A sure way to bring conversation to sudden cessation is to mention political-campaign funding. Eyes will glaze over and those who have been chatting will remember that they have to go and put fresh water in the canary's cage or some equally compelling chore.
But campaign financing regulation, as it exists and is likely to continue, is not complicated. It's the incumbents' delight -- why play for nickels and one bump on a raise when you're the dealer and you've got a stacked deck.
The good-government choir sings for more "reform" because of reverence for a shred of conventional wisdom: Money buys votes. That notion is brittle and condescending, and there's not much evidence to support it. Michael Huffington, who spent $25 million of his own money running for the U.S. Senate in California in 1994 and lost, might beg to differ.
It is useful to remember, too, that the last major campaign reform -- the 1971 Federal Election Campaign Act and 1974 amendments -- gave us PACs, the political action committees that now are held to be the root of all awfulness, plus a whole new federal bureaucracy. Another reform was public financing of elections, a gimmick that struck such a resounding chord that fewer than one in five of us check off a contribution on our income-tax returns.
A recent analysis for the Cato Institute by Bradley A. Smith of the Capital University Law School in Columbus, Ohio, contends, "Our current campaign finance regulations favor incumbents, stifle grassroots activity, distort and constrict political debate and infringe on traditional First Amendment freedoms." He convincingly argues the case, although abandonment of the elaborate regulatory system is, in baseball terms, too hot to handle for politicians.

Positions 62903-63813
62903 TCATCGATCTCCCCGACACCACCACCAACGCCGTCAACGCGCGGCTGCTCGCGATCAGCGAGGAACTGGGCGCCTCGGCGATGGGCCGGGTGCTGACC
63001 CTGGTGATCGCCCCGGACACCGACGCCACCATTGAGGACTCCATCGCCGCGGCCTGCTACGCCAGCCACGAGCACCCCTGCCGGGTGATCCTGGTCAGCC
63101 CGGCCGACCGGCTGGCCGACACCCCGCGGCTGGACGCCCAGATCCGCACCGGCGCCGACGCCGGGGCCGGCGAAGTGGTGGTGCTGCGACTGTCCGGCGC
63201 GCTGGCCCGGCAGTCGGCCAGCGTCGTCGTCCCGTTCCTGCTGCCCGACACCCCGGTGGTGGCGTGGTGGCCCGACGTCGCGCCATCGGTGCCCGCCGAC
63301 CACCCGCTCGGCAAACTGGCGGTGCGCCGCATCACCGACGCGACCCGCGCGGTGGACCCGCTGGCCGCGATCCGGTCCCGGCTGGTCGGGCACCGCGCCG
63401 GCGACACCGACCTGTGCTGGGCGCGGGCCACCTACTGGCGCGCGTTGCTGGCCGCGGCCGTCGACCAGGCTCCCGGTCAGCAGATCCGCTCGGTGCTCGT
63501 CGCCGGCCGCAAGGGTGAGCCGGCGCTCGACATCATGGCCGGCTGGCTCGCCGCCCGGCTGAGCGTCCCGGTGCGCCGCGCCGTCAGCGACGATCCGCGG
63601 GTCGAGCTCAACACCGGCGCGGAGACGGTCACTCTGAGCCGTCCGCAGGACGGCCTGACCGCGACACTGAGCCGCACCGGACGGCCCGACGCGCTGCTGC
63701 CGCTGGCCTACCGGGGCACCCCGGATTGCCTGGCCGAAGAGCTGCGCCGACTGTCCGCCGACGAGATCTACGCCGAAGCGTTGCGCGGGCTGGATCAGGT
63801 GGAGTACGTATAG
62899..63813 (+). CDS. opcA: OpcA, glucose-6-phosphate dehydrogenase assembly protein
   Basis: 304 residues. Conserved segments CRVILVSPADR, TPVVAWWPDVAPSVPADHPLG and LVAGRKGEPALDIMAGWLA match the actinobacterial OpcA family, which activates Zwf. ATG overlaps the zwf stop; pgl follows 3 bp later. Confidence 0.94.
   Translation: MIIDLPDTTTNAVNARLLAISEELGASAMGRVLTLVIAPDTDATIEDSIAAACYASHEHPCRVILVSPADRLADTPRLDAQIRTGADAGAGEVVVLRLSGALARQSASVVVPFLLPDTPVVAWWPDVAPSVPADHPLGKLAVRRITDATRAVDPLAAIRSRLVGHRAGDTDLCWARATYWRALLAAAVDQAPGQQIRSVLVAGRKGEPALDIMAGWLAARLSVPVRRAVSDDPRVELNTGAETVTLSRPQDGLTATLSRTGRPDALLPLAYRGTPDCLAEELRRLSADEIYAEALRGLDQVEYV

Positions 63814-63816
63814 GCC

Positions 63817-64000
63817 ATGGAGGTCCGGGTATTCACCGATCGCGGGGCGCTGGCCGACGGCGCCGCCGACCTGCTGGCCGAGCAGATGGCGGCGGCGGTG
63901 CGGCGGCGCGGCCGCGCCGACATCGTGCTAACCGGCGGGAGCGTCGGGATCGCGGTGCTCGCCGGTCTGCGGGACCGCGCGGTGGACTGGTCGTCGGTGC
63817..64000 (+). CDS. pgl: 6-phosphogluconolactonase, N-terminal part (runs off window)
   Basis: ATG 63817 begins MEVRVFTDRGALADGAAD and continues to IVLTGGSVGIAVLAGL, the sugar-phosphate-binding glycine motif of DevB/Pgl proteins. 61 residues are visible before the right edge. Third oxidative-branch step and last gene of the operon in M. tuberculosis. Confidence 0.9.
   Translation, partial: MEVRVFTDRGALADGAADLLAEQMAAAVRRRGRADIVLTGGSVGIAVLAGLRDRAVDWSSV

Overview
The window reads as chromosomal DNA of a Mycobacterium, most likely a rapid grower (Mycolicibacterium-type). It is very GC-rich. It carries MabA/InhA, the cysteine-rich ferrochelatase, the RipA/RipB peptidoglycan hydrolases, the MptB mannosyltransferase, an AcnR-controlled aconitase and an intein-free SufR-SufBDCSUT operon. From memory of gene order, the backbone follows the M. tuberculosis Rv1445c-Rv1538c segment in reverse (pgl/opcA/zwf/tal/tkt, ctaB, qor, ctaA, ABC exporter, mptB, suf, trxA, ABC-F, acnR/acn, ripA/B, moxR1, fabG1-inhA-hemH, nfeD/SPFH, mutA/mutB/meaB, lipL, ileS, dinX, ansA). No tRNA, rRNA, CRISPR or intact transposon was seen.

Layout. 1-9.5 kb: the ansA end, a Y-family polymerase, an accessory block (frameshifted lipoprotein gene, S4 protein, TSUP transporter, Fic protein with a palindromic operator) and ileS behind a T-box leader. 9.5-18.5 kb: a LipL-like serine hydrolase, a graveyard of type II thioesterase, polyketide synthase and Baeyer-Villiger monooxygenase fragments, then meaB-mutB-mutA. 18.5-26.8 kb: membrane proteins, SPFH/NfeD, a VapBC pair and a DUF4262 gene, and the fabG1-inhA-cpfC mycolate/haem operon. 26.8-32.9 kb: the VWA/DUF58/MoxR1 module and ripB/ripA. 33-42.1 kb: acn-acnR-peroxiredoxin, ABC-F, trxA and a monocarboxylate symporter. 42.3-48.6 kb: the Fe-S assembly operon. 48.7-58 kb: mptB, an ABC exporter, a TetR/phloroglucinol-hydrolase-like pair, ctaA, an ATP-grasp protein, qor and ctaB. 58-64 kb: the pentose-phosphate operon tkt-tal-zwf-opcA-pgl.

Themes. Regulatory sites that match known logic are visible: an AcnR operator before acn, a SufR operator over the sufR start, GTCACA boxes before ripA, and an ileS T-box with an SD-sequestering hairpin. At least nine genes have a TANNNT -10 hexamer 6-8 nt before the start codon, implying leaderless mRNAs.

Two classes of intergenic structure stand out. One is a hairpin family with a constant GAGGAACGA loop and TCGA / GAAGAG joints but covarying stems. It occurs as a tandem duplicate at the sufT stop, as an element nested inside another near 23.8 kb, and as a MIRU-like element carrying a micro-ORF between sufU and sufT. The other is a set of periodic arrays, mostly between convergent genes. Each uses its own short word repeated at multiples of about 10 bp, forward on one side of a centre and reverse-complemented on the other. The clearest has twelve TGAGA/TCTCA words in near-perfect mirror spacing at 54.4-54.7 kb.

President Clinton has huffed and puffed about the priority of campaign reform, and the annual blizzard of proposals is swirling around Capitol Hill. The past being prologue and all that, odds are that should Congress extrude a bill, it merely will pile up more underbrush.
A proposal in the Senate by Democrat Russ Feingold of Wisconsin and Republican John McCain of Arizona has a half-decent feature (the rest is goo-goo boilerplate). This provision would require broadcasters to offer a 50 percent discount for TV ads if candidates are good boys and girls and obey the Feingold-McCain rules of the road. That's the right direction, but the provision does not go far enough.
With a presidential election bearing full-bore, it will be repeated tediously that a principal reason elections have become witless exercises in imagery is television. …